The most common ways to beat low mood are having someone to talk to and being hugged, a survey published by a mental health charity has found.
Talk is tops, but a good hug ranks a close second
The Mental Health Foundation's survey found having "someone to talk to" was the top choice to allay the blues.
But there was a gender gulf - 83% of women asked in the survey chose this compared to 68% of men.
More than twice as many men chose sex to lighten their mood than women, who prefer spending time with the family.
Have a hug
Having a hug ranked second for both sexes at 45% for men and 57% for women.
Dr Andrew McCulloch, chief executive of the Mental Health Foundation, said the aim of the project was to discourage everyone from neglecting their mental well-being.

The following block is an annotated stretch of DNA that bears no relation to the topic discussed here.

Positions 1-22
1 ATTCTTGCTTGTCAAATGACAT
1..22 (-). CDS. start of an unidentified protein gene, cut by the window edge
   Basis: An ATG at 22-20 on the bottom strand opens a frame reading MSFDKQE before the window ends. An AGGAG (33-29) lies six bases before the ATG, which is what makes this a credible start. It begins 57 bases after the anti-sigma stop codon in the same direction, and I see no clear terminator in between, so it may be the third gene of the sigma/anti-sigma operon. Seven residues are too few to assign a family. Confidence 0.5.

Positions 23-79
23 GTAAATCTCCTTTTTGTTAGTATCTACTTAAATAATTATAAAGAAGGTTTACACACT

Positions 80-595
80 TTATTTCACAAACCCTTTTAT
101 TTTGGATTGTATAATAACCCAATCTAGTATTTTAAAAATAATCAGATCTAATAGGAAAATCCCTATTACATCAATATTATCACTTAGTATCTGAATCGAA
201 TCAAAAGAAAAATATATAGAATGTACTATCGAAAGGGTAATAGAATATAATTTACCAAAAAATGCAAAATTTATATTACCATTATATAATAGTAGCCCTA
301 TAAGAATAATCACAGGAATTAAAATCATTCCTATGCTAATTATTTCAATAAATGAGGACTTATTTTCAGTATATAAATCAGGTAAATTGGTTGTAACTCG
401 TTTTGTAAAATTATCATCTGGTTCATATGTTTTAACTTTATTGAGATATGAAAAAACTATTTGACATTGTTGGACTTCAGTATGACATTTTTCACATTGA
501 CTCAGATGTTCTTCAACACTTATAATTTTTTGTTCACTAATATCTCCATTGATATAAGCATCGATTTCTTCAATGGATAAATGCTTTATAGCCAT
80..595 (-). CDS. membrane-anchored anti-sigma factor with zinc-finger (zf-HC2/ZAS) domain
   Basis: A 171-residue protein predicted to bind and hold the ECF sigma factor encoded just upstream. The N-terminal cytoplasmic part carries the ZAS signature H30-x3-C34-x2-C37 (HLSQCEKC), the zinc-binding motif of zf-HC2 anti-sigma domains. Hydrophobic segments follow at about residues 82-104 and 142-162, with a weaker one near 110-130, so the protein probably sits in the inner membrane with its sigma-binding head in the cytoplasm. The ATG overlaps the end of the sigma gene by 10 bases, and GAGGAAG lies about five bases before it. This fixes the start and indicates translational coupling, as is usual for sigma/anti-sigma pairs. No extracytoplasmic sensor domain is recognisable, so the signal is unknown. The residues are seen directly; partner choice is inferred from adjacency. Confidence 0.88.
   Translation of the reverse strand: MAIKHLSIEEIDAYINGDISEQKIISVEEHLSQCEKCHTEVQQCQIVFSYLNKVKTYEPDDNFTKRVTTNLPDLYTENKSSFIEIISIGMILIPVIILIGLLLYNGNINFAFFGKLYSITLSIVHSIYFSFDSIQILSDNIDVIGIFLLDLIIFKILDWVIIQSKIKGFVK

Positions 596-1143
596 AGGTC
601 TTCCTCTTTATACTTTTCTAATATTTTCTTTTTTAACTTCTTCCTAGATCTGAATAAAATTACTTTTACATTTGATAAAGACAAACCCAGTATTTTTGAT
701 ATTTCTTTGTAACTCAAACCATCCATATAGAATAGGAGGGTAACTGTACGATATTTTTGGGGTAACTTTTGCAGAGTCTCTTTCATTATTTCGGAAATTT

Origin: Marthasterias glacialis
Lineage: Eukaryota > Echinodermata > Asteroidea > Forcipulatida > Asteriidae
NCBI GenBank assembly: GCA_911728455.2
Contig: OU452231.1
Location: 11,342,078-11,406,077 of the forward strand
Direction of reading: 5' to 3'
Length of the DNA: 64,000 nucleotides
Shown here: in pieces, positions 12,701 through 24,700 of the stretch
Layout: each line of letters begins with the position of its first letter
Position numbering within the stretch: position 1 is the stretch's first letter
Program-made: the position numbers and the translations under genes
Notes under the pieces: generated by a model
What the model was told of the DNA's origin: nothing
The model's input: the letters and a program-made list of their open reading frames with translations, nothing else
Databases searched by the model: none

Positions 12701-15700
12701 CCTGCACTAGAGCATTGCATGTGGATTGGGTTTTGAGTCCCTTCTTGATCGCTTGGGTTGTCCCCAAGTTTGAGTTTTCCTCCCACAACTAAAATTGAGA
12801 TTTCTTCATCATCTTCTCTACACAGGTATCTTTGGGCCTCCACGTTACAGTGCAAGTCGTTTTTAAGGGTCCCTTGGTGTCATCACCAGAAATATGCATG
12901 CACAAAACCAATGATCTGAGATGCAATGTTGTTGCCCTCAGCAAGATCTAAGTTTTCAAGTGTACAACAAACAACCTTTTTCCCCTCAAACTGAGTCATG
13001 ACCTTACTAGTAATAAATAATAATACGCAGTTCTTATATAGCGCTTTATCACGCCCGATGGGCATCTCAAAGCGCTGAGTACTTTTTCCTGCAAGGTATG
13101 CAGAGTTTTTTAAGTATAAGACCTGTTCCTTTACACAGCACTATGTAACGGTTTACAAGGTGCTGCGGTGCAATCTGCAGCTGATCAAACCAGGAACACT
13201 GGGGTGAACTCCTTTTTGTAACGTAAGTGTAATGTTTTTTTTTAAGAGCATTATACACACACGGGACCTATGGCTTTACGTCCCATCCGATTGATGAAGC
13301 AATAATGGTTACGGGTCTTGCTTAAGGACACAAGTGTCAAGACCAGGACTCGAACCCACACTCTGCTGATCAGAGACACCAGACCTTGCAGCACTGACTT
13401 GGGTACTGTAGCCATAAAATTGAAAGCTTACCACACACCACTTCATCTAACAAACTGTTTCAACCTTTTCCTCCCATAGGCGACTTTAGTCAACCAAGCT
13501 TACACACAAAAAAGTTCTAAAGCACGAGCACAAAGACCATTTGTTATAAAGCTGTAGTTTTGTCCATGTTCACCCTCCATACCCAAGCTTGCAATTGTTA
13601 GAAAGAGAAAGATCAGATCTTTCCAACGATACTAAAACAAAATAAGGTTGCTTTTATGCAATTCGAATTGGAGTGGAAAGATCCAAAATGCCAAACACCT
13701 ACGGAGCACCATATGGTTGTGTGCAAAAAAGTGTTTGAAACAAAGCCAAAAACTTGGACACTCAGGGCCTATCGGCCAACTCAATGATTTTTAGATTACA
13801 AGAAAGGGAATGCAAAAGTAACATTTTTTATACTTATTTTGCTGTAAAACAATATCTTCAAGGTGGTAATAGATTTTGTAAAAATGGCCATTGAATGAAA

"This research is light-hearted, but there is a very serious message behind it," said Dr McCulloch.
"The very commonness of mental illness is one of the most powerful messages we have when we are trying to fight stigma," he added.
Londoners and people in the Midlands were most likely to want to talk about their woes at 83% and 84% respectively, while people from North West, Wales and Scotland were least likely to want to, the survey said.
Exercise was also cited as a major coping mechanism for sadness at 54% in London, 37% in Northern Ireland and 20% in the South East and South West.
People from the North West were most likely to feel better if they spent "time with family", while almost half of people surveyed in Scotland and the North East reported 'spending time with a pet' as helpful (46%), compared with just 16% in the Midlands.
People in the North East most frequently chose "sex" as a coping mechanism.
Respondents in the Midlands and Scotland said they would rather have an alcoholic drink to cope with feeling down.